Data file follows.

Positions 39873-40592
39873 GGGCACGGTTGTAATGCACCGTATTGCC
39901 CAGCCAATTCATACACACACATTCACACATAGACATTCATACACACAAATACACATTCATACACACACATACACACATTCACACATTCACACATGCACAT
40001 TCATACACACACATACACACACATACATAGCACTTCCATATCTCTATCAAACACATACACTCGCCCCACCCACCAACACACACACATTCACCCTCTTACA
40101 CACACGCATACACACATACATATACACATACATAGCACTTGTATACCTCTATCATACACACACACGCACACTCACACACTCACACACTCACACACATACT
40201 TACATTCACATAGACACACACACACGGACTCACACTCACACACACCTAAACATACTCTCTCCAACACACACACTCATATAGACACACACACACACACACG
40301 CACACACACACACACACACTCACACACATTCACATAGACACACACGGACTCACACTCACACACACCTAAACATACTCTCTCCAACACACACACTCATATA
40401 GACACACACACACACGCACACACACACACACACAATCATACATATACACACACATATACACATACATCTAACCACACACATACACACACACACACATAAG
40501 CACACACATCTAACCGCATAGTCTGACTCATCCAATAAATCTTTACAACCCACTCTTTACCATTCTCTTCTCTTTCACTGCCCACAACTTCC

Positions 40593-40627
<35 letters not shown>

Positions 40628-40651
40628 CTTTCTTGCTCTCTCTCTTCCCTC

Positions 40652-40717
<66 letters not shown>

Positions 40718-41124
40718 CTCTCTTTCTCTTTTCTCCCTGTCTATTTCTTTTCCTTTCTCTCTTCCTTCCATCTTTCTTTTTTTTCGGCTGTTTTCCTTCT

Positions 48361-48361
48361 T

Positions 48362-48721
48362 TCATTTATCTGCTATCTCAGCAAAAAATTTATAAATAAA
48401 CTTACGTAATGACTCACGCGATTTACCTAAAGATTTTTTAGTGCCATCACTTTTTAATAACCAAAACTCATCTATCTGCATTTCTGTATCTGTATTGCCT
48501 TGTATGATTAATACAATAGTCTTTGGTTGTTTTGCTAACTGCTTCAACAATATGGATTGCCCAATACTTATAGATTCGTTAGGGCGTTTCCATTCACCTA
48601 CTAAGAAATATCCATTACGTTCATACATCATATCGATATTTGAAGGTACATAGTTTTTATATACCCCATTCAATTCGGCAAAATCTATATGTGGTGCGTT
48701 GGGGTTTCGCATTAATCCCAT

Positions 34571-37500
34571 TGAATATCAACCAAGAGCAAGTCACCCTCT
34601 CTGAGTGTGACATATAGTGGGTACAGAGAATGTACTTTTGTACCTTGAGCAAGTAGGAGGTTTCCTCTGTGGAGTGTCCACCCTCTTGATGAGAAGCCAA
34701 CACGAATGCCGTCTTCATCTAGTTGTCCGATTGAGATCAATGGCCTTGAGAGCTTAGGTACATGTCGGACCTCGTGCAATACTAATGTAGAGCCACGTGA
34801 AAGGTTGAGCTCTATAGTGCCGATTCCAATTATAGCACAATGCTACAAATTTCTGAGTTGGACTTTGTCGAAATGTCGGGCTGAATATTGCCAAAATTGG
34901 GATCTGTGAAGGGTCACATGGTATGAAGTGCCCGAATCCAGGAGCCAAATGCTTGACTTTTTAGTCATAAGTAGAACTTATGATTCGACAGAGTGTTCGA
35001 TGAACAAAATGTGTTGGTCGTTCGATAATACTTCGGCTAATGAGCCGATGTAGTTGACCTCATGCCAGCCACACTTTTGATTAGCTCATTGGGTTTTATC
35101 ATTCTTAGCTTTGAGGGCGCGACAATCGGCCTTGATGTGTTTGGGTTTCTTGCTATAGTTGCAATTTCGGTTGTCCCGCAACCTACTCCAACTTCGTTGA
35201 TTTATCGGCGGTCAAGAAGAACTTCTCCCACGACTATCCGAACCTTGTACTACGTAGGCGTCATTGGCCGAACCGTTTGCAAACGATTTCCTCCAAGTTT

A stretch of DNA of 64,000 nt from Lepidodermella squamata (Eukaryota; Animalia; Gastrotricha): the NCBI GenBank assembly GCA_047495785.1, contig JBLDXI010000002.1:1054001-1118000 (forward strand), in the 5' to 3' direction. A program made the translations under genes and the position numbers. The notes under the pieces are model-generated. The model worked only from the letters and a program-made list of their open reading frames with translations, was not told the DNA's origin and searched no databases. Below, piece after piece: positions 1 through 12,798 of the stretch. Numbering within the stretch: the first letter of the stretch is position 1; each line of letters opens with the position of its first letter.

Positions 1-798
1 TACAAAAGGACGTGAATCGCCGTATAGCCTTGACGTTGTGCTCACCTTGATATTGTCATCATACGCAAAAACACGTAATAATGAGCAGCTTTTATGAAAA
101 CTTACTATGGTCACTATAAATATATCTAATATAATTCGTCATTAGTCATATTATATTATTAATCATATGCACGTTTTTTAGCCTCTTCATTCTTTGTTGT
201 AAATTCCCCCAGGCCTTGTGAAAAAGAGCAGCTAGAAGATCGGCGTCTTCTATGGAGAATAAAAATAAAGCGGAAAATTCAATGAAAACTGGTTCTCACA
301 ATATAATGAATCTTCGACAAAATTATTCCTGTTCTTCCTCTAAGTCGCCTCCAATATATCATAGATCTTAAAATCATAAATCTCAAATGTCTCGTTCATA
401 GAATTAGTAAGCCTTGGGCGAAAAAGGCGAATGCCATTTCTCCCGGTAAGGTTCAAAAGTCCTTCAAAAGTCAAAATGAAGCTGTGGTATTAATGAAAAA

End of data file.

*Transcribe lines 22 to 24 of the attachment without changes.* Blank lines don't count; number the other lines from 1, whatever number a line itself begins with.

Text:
48401 CTTACGTAATGACTCACGCGATTTACCTAAAGATTTTTTAGTGCCATCACTTTTTAATAACCAAAACTCATCTATCTGCATTTCTGTATCTGTATTGCCT
48501 TGTATGATTAATACAATAGTCTTTGGTTGTTTTGCTAACTGCTTCAACAATATGGATTGCCCAATACTTATAGATTCGTTAGGGCGTTTCCATTCACCTA
48601 CTAAGAAATATCCATTACGTTCATACATCATATCGATATTTGAAGGTACATAGTTTTTATATACCCCATTCAATTCGGCAAAATCTATATGTGGTGCGTT